… is ignoring the run order of the scriptlets. Because you may want to arrive to a result close to this one:
When installing the rpm for the first time, add the service to chkconfig and get it in the running state;
When removing (for good), stop the service and remove it from chkconfig;
When upgrading, stop the current running service, do the binary upgrade and start the new service (do not alter chkconfig).
A quick approach to this would ignore the upgrade part completely, hoping that coupling together the removal and the installation would do the trick. Something like the following in the .spec file:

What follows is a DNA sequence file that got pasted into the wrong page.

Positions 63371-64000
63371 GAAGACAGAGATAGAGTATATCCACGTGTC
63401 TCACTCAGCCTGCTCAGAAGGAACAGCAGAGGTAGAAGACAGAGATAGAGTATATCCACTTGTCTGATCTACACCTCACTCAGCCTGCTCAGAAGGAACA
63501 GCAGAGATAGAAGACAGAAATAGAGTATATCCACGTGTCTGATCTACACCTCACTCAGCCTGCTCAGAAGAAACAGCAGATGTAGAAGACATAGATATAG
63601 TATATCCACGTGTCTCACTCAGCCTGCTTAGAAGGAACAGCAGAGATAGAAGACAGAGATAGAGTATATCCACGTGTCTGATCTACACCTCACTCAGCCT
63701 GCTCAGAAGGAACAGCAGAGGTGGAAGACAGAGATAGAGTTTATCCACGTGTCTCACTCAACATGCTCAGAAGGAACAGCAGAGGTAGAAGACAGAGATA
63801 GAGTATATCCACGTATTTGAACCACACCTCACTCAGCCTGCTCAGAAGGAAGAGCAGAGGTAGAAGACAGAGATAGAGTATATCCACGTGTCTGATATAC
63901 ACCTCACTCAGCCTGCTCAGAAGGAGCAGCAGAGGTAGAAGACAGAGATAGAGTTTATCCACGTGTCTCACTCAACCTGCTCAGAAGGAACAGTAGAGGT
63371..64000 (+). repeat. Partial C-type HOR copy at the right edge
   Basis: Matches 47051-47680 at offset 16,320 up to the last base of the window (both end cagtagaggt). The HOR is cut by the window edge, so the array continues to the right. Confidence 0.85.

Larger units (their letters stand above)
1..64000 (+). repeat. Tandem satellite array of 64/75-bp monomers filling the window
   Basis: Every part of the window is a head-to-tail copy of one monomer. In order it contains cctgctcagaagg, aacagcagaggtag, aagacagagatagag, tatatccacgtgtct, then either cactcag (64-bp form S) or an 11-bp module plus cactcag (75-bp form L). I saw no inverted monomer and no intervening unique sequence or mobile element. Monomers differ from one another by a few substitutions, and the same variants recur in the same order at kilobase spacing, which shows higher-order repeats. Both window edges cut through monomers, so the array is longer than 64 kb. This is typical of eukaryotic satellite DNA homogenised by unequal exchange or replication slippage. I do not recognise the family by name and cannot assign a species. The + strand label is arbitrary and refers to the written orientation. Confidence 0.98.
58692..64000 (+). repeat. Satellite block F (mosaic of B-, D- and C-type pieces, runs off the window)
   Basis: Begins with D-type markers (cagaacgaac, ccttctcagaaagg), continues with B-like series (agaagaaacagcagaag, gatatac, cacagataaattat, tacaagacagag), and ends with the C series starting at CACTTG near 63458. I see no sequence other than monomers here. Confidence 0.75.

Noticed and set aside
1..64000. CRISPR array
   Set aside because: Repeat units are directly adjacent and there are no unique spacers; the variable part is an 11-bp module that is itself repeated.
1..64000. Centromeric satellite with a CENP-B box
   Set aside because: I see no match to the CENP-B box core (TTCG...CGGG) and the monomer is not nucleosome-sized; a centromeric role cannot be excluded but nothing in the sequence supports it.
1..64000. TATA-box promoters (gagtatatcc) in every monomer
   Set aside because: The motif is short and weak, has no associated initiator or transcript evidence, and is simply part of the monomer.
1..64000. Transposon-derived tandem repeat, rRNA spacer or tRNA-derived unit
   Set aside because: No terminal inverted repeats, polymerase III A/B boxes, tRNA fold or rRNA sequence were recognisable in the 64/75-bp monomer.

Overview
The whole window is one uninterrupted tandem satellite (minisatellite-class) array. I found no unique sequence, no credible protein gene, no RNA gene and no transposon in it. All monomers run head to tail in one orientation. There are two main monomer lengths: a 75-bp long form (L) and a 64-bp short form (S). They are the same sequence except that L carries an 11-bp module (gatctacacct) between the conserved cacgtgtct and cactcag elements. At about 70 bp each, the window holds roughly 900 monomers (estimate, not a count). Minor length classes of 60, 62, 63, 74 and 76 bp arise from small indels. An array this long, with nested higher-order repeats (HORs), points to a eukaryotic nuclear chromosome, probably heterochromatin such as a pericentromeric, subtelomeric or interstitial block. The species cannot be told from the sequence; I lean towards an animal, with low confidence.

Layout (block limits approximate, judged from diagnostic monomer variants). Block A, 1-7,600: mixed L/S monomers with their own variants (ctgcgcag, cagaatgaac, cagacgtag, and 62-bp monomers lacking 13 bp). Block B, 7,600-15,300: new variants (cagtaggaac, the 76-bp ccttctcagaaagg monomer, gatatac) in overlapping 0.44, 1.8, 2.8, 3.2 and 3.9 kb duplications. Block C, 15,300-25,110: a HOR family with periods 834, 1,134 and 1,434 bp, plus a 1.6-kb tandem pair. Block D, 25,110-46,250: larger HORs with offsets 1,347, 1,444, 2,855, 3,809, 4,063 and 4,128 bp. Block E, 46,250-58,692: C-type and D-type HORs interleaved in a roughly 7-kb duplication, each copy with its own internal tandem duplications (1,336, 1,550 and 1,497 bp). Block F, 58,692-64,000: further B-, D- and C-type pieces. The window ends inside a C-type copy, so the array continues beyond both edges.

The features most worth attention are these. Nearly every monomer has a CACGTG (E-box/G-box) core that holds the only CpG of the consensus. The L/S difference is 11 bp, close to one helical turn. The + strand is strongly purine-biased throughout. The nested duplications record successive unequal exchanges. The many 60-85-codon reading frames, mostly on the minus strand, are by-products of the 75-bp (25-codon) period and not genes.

%post chkconfig --add mywow service mywow start %preun service mywow stop chkconfig --del mywow
This will actually do the job if installation and removal of the rpm package were the only operations to be considered. The problem is that during an upgrade this will go horribly wrong as the scriptlet running order is different than the one expected by the previous sample:
%pre of the new package
%post of the new package
%preun of the old package
%postun of the old package
The obvious result is that an upgrade with those scriptlets will leave the service stopped and out of chkconfig. A real disaster.
The solution is to look for the first parameter that gets passed when running each scriptlet. The rpm program passes a certain value to indicate if it’s an installation / removal or an upgrade. Considering that value we can write some better scripts:
%post if [ $1 -gt 1 ] ; then service mynow restart else chkconfig --add mywow service mywow start fi %preun if [ $1 -eq 0 ] ; then service mynow stop chkconfig --del mywow fi
Fixed. Now we are good with this.
Hope you enjoyed it!